Higher Energy Costs

Costs play a role too, if employees decide to work from home. According to energy provider EnBW, electricity bills can rise by up to 250 euros a year, incurred for instance through laptop or PC use, lighting and cooking. According to the Office for National Statistics, 86 per cent of those working from home in the UK said that their electricity, water and gas bills had gone up. Furthermore investments have to be made to outfit the home office properly. “New purchases such as an office chair, desk or monitors can quickly exceed a budget of 1000 euros,” says online marketing manager and home office expert Maximilian Kayser. The employers don’t always cover these costs.

No Travel Costs

Yet Kayser also sees potential savings: a high cost factor in the office is the daily food order, he says. This easily accounts for 10 euros every day, which you don’t need to spend at home. But probably the biggest share of avoidable costs is travel. “On average people in Germany who commute to work travel 34 kilometres each day to get to and from work,” Kayser has calculated. This amounts to a considerable sum of money, either for filling up with increasingly expensive fuel or for a monthly public transport ticket, and wear and tear on the car is a fraction of what it would be. Plus the fact that commuting less also has a positive effect on the environment as it means reduced emissions.

Many employees state that they are better able to combine their jobs with their private lives in the home office. But at the same time the boundaries between leisure and working time often become blurred. Many employees state that they are better able to combine their jobs with their private lives in the home office. But at the same time the boundaries between leisure and working time often become blurred. | Photo (detail): © picture alliance/abaca/TNS/ABACA

Removing Boundaries Between Work and Family

According to a survey conducted by the Bitkom digital association, a large majority of the working population who work remotely feel less stressed and enjoy significant time savings, while many more value the flexible hours and better potential for combining work and private life. But at the same time, removing these boundaries is one of the huge dangers for health in the home office. Many employees tend to work longer hours than they do in the office – including for instance at night, when the children are asleep. Having your career and family under the same roof can easily lead to a blurring of the boundaries between work and private life. But it’s extremely important to draw a clear line between work and private life to ensure that home workers have enough time for relaxation. This applies in particular when employees are unwell, because if someone is working from home anyway they are easily tempted not to call in sick. A British study for instance found that in 2020, the first year of the pandemic, incidences of sick leave in England hit an all-time low of 1.8 per cent.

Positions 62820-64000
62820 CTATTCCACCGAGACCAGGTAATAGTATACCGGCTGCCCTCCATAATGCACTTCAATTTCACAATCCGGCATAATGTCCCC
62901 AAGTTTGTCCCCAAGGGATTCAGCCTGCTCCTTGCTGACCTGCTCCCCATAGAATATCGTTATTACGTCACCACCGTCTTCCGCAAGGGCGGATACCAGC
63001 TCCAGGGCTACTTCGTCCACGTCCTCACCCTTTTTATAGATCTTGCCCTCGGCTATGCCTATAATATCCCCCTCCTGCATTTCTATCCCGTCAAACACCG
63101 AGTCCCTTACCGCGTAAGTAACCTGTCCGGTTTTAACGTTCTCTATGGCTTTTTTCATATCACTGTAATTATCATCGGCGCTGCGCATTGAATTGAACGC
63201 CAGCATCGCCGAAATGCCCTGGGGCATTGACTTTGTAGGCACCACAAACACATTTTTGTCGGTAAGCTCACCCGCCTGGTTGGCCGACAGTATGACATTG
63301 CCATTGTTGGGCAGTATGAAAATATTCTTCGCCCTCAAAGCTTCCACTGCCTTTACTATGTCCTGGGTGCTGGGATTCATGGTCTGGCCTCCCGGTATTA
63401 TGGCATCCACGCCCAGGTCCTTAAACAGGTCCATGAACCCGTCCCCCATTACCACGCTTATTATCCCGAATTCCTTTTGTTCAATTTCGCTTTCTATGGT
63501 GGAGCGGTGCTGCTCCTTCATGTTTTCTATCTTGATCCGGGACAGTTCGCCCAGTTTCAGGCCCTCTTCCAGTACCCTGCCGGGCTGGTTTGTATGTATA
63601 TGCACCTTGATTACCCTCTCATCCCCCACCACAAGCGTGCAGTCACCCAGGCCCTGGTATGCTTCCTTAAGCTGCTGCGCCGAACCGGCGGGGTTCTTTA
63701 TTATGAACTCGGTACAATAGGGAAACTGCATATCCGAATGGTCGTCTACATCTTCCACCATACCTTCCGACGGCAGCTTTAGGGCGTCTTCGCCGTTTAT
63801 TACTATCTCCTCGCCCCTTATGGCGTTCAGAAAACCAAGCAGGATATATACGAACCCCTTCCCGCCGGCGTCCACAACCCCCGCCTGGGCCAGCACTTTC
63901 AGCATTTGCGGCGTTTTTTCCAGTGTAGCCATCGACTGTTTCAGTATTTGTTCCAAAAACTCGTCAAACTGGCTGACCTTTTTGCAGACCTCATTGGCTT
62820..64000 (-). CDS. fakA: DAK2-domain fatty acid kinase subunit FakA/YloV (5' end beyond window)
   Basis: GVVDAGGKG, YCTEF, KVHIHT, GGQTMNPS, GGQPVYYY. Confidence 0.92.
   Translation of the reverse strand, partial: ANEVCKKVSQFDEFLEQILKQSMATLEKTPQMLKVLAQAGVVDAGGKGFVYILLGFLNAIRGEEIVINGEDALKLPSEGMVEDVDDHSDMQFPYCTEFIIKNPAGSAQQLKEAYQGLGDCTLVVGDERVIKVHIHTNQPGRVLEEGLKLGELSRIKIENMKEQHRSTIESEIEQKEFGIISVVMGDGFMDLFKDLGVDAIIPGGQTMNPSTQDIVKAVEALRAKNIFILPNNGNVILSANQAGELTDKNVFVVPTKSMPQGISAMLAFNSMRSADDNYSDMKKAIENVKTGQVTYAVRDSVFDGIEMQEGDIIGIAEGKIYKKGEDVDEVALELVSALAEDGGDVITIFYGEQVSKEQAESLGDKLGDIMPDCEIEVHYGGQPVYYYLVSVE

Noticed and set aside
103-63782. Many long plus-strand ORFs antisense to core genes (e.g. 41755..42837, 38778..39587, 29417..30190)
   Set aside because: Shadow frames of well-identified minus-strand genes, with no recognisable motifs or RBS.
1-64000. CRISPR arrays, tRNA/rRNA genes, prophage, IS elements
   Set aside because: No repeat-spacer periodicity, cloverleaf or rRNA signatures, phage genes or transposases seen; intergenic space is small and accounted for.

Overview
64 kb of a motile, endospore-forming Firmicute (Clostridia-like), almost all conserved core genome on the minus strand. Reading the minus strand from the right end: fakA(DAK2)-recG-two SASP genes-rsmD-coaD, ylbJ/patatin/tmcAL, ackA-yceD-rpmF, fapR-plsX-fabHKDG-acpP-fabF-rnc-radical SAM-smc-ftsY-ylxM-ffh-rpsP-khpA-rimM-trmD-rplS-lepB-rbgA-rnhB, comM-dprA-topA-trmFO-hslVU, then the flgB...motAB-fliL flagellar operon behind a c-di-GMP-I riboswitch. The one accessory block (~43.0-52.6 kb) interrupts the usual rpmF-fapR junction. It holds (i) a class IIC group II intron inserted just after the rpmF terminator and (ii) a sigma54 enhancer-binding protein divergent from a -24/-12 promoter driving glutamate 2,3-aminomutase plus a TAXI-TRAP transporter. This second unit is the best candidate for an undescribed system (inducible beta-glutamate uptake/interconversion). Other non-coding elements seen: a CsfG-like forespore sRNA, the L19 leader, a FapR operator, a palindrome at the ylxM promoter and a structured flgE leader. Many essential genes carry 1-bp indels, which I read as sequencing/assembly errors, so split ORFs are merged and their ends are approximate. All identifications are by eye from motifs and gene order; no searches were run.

Proximity Bias: Out of Sight, Out of Mind?

Incidentally – the lack of face-to-face interaction with colleagues is the most frequently stated disadvantage of the home office, according to the Bitkom study. Reduced contact with the boss is a contributory factor here too, as identified in the “State of Hybrid Work 2022” survey of office workers in Germany by tech firm Owl Labs at the start of 2022. 44 per cent fear that something known as a “proximity bias” exists at their workplace – a psychological phenomenon according to which colleagues who are present in person at work are favoured by the boss due to their physical proximity. In fact, according to further results of the study, 53 per cent of bosses and 57 per cent of senior management are more likely to ask the opinion or engage with those they physically work with.

Generation Hybrid

While companies are still struggling with the implementation of hybrid work models, employees have a fairly clear idea of how they would like to work in the future. If it was left up to them, there would be a mix of remote and face-to-face work. What might that look like? Something like this: popular places to work include holiday accommodation, a shared desk at the office, a permanent place of residence abroad, and a co-working space. A third of those surveyed would even like to work from a camper van.